2Day in #OpenGov 4/25/2011


Here is Monday’s look at the week’s transparency-related news items, congressional committee hearings, transparency-related bills introduced in Congress, and transparency-related events. You may notice the name change on this Monday’s post. Our “Day in Transparency” daily roundup is undergoing a slight rebranding and will now be “2Day in #OpenGov.” Never fear. It’s the same good stuff, just with a better name.

News Roundup:

  • The American Conservative Union is internally restructuring itself through hiring new, younger activists in an attempt to become more relevant. (Roll Call $)
  • Pat Bousliman, a staffer for the Senate Finance Committee and formerly for Senate Finance Chairman Max Baucus (D-MT), is joining the lobbying firm Holland & Knight. (Roll Call $)
  • As of March 15, 2011, only 19 out of 41 agencies were in compliance with a December 2010 deadline set by President Obama for implementing national security classification policy reforms. (Federation of American Scientists Project on Government Secrecy)
  • Only 14 out of the 75 leading U.S. energy, healthcare and financial services companies reported payments to industry trade associations – associations which then spend millions in lobbying – in 2009. (Los Angeles Times)
  • Senator Tom Carper (D-DE) wrote a letter to Federal CIO Vivek Kundra saying, “I remain concerned with how the new lower funding level for the E-Gov Fund might not only impede the progress made thus far to make government more open and transparent, but also harm efforts to cut wasteful and duplicative spending in the federal government.” (Federal Computer Week)(Tech President)
  • Google and Eyebeam.org’s Data Viz Challenge winners graphically represented agency spending through a 3-D field of blocks, colorful floating balls, a giant clock, and pie charts. (Federal Computer Week)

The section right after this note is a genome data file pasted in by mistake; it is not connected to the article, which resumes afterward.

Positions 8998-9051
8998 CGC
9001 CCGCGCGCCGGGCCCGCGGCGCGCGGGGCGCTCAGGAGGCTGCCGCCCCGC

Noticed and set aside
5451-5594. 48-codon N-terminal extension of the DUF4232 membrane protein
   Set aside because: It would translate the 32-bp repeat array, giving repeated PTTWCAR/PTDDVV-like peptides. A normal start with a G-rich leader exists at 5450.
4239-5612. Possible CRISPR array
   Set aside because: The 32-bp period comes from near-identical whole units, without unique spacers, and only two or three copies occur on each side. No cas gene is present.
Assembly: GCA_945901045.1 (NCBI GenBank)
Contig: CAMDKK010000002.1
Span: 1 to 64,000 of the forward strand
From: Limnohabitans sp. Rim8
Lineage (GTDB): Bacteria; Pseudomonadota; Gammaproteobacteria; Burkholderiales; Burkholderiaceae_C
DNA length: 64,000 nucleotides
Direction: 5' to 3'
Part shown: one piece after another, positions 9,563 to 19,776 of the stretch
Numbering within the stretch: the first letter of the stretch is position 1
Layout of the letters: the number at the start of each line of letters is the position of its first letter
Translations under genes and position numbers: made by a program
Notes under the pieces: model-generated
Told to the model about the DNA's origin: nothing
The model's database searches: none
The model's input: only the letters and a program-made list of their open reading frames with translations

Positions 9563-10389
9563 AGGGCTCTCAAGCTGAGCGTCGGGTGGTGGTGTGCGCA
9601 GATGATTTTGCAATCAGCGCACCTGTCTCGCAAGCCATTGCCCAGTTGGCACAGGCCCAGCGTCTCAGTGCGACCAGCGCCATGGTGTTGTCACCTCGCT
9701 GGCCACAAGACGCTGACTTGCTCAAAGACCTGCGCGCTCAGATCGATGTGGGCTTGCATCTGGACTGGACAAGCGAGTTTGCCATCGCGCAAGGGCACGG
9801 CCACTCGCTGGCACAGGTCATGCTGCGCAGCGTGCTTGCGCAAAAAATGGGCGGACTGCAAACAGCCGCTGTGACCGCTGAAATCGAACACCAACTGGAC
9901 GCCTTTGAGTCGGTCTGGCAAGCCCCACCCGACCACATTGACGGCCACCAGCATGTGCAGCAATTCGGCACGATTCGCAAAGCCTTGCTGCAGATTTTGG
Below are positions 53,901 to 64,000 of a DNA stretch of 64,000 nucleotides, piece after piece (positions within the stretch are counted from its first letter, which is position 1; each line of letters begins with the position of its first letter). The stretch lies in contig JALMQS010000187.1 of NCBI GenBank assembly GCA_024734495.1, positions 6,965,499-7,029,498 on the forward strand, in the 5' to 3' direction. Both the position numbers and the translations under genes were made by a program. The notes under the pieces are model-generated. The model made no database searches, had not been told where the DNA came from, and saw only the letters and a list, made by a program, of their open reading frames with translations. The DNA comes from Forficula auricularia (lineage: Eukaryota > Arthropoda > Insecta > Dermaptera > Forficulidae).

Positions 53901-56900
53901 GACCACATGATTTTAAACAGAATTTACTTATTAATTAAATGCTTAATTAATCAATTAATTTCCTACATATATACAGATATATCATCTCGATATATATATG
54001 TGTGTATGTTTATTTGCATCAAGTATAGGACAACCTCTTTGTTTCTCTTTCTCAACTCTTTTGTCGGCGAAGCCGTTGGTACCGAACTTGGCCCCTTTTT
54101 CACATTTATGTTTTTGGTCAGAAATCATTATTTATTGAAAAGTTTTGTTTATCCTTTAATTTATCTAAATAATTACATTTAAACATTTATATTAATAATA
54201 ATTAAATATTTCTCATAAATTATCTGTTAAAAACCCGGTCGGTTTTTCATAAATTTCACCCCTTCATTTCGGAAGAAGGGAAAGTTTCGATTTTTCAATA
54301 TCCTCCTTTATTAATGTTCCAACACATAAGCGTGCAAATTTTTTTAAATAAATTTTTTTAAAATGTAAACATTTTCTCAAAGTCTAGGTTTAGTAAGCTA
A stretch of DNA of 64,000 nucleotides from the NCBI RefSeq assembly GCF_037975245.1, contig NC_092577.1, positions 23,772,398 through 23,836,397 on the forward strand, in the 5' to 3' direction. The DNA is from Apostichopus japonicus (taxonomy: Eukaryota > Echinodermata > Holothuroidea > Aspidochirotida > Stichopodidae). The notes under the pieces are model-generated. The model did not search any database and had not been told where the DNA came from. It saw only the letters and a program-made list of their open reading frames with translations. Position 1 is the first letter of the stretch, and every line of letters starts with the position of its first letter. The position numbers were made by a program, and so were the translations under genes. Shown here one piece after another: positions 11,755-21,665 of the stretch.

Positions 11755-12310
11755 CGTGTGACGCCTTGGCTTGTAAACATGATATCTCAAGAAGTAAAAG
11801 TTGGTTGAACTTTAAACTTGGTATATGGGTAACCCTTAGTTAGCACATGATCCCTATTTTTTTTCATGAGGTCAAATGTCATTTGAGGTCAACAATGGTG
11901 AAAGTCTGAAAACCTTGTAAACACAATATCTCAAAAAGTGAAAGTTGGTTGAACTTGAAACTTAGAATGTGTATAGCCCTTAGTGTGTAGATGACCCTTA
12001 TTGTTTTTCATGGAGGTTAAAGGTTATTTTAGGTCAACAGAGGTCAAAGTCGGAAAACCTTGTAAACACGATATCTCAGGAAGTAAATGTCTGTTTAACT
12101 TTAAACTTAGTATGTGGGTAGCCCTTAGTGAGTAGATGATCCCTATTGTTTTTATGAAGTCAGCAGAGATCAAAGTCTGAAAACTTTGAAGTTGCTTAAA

• After the 2011 Knight Open Government Survey found the Securities and Exchange Commission to be underperforming in terms of FOIA compliance, the SEC’s FOIA Manager contacted the National Security Archive expressing concern for the SEC’s underperformance and asking for steps to improve its performance. The SEC subsequently took the actions necessary to improve its ranking. (Unredacted)
  • Sen. John Ensign (R-NV) resigned to avoid public embarrassment regarding his extramarital affair with a former campaign aide. (Politico) New details might emerge despite his resignation, however, if the Senate Ethics Committee decides to make public any of the evidence it has gathered. (New York Times)
  • Senate Republican Leader Mitch McConnell (R-KY) will have to choose someone to fill the spot vacated by Sen. John Ensign (R-NV) on the Senate Finance Committee. (The Hill)
  • The State Department has abandoned America.gov, and will be shifting resources to support its social media networks. (The Hill)
  • Blockboard is a new location-based mobile application that gives users access to information regarding what is happening in their local area and connects them with their neighbors. (GovFresh)
  • Opinion: Alan Simpson writes that special interests are running American elections and a system of small donor public funding of elections is needed to eliminate the conflict of interest that is detrimental to U.S. government. (Politico)

Relevant committee hearings scheduled for 4/25-4/29:

  • None. House and Senate not in session.

Relevant bills introduced:

  • None. House and Senate not in session.

Transparency events scheduled for 4/25-29:

Looking ahead at the weekend:

  • Transparency Camp. The Sunlight Foundation. 4/30-5/1. Microsoft. 5404 Wisconsin Avenue. Bethesda, MD.